Tame Hogmanay

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Moonrise ower Wyre fae Evie

Orkney’s New Year traditions are no whit they used tae be. In the last twenty year, the tradition o First Footan his aalmost completely died oot. It used tae be that ye could visit any hoose in yur neighbourhood eftir the bells, sure o a warm welcome, a dram and some supper.

Gangs o young folk wid waander fae wan hoose tae anither and anither – the length o a parish or a small isle. A neebor tells me that when he flit intae his new hoose in the West Mainland in the late eighties he hid a hunder visitors the first New Year.

The celebration wis immense, and the drinking wis legendary. It wis aal the better because ye didna ken who might turn up, or whit might happen. When Hogmanay came roond there wis a mixture o trepidation and excitement. Gossip and funny stories were repeated, and it gaed ye a rare chance tae sit doon and enjoy the company o neighbours, freends, and family. Ye took a peedie gless o whisky, and moved on kweekly. It wis unpredictable, and it wis great fun.

Nooadays, half the country hooses are inhabited by folk belonging tae the new, mobile, professional class. A lot o rural Orkney is effectively a commuter belt for workers in the Toon, and many o these folk set off on the first boat sooth when the Christmas holidays begin. There’s no the same critical mass o likeminded neebors sharing an Orcadian culture. Wur traditional fower- or five-day-long festival o wild daftness his geen wey tae controlled family ‘New Year’s Eve’ parties, tae planned ‘open hoose’ nights, or, worst o all, tae Tesco Kirkwall urging us tae ‘celebrate Hogmanay’ – but whit dis Tesco really ken aboot Hogmanay, apert fae the name?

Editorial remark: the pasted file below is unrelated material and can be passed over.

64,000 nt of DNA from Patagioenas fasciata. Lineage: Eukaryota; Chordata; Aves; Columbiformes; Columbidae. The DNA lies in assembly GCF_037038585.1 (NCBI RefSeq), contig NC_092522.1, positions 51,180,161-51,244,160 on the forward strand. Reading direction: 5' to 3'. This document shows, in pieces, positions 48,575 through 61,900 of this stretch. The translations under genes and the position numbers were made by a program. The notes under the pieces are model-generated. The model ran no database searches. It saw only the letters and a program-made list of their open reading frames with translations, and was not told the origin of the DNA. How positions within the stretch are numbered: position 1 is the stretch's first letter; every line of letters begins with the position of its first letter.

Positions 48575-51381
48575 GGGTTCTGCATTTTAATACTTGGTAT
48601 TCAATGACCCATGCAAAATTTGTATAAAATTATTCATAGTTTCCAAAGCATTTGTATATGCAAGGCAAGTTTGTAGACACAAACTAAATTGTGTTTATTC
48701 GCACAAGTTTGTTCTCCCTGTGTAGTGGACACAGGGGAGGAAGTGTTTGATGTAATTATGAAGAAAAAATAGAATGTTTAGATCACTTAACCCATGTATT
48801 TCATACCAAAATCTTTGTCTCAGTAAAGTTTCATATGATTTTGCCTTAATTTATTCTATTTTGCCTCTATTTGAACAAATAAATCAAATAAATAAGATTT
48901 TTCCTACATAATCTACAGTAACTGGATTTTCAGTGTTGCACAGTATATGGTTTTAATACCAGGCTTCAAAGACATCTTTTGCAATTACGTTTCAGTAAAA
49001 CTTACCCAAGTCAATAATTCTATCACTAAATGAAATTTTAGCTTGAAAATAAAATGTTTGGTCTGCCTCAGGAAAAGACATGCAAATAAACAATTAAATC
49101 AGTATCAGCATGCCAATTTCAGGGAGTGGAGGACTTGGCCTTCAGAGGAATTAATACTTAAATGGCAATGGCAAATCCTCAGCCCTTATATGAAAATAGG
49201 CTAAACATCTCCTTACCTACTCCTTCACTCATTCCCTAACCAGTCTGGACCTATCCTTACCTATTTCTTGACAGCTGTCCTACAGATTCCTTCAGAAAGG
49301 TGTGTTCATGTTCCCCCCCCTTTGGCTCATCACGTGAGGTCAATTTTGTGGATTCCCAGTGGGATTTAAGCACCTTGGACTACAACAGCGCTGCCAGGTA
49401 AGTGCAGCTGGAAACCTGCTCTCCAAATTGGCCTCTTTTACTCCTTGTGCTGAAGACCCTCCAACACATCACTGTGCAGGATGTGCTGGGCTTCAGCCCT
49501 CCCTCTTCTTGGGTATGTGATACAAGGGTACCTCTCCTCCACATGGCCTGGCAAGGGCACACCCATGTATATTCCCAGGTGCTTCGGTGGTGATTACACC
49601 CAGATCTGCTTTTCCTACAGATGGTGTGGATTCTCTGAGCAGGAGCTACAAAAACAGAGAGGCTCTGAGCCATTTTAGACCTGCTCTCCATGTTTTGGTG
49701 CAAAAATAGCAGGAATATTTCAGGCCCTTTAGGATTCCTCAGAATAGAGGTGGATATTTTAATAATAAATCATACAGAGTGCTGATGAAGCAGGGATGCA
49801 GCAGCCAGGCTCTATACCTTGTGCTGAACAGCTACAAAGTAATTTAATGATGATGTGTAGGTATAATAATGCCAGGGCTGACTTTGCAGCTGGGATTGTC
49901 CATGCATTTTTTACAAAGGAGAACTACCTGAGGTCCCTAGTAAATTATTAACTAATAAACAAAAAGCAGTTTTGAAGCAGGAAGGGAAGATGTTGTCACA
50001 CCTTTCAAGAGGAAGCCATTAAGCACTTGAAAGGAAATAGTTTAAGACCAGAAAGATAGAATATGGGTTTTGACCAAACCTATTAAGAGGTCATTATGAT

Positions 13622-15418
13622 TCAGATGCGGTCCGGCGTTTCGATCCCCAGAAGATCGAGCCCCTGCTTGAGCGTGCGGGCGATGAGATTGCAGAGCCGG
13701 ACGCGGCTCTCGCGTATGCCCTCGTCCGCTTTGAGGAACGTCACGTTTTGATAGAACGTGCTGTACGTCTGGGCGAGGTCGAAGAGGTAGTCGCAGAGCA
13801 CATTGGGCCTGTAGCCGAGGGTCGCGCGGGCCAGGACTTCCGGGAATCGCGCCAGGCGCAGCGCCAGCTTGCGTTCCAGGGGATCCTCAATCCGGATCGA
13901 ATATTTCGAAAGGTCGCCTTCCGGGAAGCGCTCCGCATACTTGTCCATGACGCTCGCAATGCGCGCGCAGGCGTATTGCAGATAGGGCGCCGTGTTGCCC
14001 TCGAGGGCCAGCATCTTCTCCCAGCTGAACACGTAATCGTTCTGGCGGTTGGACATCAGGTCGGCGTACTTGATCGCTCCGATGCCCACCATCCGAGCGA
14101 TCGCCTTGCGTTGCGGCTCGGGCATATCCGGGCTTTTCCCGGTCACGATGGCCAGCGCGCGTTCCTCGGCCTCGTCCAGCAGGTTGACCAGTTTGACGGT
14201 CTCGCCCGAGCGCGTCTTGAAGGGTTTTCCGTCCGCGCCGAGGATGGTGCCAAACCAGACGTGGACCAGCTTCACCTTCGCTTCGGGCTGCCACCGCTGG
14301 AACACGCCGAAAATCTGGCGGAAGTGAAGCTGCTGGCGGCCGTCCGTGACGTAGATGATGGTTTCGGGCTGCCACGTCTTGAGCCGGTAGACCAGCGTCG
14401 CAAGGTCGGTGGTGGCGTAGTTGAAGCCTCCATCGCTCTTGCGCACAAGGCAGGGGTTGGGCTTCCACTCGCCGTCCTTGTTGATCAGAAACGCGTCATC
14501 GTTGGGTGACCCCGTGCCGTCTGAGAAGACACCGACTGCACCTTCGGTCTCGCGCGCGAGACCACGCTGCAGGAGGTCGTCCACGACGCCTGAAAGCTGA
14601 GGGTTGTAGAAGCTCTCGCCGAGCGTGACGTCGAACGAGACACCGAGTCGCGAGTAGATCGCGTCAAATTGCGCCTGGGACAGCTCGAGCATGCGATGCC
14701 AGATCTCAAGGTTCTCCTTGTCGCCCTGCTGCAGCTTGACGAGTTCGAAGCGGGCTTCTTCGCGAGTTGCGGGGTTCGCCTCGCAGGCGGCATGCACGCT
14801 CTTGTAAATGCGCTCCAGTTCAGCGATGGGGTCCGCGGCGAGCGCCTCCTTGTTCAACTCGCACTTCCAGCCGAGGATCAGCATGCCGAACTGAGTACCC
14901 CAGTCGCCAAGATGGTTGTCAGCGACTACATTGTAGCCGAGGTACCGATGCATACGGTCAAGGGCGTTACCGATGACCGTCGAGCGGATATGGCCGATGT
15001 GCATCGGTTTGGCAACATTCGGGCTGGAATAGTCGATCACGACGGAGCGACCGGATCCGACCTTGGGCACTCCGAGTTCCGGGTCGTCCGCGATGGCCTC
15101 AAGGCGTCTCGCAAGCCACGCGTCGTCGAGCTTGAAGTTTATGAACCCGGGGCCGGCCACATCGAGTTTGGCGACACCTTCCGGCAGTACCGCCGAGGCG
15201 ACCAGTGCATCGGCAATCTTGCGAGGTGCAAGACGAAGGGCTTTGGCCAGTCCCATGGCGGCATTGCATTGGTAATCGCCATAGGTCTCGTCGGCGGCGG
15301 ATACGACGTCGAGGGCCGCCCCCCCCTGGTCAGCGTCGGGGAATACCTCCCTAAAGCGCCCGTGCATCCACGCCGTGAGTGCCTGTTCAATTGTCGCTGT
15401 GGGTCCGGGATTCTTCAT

I’m minded o George Mackay Brown and Ernest Marwick writan oot lists o things they hid seen disappear fae Orkney in thur lifetimes. These writers hid a romantic urge tae record the last o things as they remembered them: workan watter mills; strings o sillocks dryan in the wind; rare Orkney words. Hoo sad it will be if we hiv tae add ‘Hogmanay’ and ‘First Footeen’ tae this evocative list.

So, Ah’ll be settan oot shortly tae First Foot wan or two o the neebors wae a bottle o whisky and a couple o funny stories Ah’m heard lately. I hope ye’ll mibby brave the cowld waather and dae the same yersels. A Happy New Year tae ye, beuys and lasses!

 

 

2 thoughts on “Tame Hogmanay

  1. Hids no completely gone, here in Marwick, the Marwick men went to Sandwick on the 1st and opened their doors on the 2nd, we fed 186 with mince and clap shot on 2 nd Jan 1972, up until last year we regularly had 70 to 80 on the 2 nd, last year we had around 40 , we expect this year will be even less. But there are still houses in Marwick with open doors on the 2nd, you’d be most welcome, although sadly we no longer make Clap shot and mince although Netherskaill makes a mean Taj Mahal.

    Liked by 1 person

  2. The youngeens fae the kirk keep going until breakfast, we set a time limit o’ no entry efter 3am. Peedie limmers hide outside the door and ring the bell deid on three! Soup is no welcome as efter the first three hooses they are seen more soup than is good for a buddy. The silly games are fest and furious until they leave and we search for the guid man o’ the hoose. Wan year we discovered him sleepan in the garage, in the back o a car.

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